The legacy of Angels

Rescuing buildings does more than preserve our built environment, it brings people and communities together. On this occasion it was within the plush interior of the Palace Theatre in London’s West End: the great and the good, celebrities and journalists and, importantly, people from across the country who had saved their local heritage. These people represented sixteen individuals or groups who had been shortlisted from more than 200 local groups that had applied to win one of the first English Heritage Angel Awards launched by Andrew Lloyd Webber back in June.

All those shortlisted had made outstanding contributions. But this was a competition and it was left to the six winning groups to demonstrate to us the single minded determination that people can bring to rescuing some of the most important parts of England’s heritage.

Andrew Lloyd Webber said “the winners stood out for their passion, perseverance and imagination, for the scale of the challenges they had taken on and for the legacy they leave behind”.

Thinking about this legacy reminded me of an earlier initiative. In 2000 the Government asked English Heritage to lead a review of policy and strategy for England’s historic environment.

MORI was commissioned to survey people’s attitudes to the historic environment. It revealed that 87% thought it was right that there should be public funding to preserve it and that 85% thought it was important in promoting regeneration in towns and cities. Interestingly 76% thought that their own lives were richer for having the opportunity to visit or see it and 75% thought that the best of our post-war buildings should be preserved, a figure which rose to 95% of the 16-24 age group.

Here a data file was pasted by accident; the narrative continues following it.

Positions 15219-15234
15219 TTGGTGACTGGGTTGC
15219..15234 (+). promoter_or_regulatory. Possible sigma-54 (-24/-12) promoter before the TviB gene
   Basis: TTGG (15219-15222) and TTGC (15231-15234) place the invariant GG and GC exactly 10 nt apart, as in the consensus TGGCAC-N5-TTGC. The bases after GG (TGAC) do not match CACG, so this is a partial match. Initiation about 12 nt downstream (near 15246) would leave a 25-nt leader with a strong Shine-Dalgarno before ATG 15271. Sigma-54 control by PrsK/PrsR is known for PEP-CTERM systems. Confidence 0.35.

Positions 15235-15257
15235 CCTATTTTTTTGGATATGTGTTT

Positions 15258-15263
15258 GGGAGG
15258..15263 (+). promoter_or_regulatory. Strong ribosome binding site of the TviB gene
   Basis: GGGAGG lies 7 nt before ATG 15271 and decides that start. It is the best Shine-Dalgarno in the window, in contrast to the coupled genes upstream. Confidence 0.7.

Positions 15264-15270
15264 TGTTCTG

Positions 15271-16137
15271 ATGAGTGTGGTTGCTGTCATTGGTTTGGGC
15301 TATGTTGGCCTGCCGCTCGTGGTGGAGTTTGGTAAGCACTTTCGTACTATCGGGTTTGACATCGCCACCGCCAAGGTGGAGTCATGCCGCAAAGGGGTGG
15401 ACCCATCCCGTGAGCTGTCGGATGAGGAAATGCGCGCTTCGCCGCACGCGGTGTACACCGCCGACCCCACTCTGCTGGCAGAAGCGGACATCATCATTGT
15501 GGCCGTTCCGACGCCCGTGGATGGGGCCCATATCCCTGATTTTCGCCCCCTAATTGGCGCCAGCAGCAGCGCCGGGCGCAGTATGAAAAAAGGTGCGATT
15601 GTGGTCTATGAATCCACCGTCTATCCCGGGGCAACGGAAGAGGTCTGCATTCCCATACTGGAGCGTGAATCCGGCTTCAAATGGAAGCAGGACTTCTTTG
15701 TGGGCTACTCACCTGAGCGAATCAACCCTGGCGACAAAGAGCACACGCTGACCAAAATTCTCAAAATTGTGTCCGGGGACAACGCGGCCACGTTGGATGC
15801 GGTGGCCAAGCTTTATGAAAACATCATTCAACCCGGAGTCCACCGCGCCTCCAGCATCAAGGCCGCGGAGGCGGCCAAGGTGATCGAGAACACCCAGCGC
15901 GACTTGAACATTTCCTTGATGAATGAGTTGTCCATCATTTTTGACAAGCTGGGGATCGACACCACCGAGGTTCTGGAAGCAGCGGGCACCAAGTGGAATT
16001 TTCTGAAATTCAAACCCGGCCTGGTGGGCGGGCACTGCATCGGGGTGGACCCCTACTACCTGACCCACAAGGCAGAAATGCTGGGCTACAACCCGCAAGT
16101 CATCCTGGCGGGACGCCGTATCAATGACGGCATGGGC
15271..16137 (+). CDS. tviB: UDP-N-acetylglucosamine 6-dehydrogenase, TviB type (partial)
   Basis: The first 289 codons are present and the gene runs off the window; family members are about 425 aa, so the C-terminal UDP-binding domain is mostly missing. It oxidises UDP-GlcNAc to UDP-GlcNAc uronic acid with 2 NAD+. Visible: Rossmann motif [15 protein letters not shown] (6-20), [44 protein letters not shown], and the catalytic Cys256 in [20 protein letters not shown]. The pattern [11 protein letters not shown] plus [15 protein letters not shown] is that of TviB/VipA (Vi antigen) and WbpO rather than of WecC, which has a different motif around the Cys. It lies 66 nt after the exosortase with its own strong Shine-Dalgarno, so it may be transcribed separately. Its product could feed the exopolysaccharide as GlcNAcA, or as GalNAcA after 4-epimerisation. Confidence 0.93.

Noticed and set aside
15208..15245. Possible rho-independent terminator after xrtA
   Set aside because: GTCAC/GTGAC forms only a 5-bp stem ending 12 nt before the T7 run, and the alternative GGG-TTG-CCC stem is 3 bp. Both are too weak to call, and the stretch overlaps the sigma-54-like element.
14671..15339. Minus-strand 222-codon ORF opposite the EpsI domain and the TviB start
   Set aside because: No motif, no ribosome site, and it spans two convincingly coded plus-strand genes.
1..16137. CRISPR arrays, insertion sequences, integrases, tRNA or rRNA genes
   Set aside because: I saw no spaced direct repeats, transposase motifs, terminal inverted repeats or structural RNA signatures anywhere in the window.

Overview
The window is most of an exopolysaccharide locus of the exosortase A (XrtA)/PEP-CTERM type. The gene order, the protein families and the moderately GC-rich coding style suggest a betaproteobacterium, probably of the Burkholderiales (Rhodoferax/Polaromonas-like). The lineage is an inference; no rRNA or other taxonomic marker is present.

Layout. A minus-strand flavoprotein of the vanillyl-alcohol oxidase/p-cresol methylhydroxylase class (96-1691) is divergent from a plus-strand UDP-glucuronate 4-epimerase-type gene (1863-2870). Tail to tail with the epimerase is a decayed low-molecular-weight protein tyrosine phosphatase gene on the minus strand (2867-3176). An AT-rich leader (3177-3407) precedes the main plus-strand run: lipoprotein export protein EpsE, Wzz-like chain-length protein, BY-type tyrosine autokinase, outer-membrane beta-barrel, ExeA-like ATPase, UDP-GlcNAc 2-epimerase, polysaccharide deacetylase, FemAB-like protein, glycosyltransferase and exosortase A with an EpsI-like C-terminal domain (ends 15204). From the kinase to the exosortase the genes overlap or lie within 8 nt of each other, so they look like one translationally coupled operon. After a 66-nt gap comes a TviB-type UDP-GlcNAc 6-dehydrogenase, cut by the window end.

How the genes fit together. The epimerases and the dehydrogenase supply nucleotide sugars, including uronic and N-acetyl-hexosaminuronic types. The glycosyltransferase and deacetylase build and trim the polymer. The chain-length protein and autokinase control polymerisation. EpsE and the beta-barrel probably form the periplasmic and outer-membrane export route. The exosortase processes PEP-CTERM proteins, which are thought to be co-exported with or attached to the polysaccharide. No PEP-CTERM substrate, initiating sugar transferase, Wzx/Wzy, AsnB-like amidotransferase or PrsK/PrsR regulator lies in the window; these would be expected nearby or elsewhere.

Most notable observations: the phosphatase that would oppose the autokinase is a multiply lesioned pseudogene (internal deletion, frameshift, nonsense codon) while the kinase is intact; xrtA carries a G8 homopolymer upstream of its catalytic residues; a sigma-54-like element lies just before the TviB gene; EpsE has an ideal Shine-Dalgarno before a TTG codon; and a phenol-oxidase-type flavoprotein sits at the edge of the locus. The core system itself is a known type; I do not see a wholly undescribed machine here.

These findings were published in Power of Place. What they show is that the conservation of our heritage is not just about using the right materials and traditional craftsmanship, it is about embracing social and economic factors. Our heritage should not be seen as a burden but a benefit. After all, historic places are good for property prices, they contribute to quality of life, they create jobs and, as the Angel Awards show, they bring people together. In other words they help create sustainable places.

Image: Arnos Vale Cemetery, Bristol – joint winner for the best rescue of a site from the ‘Heritage at Risk’ Register Credit: English Heritage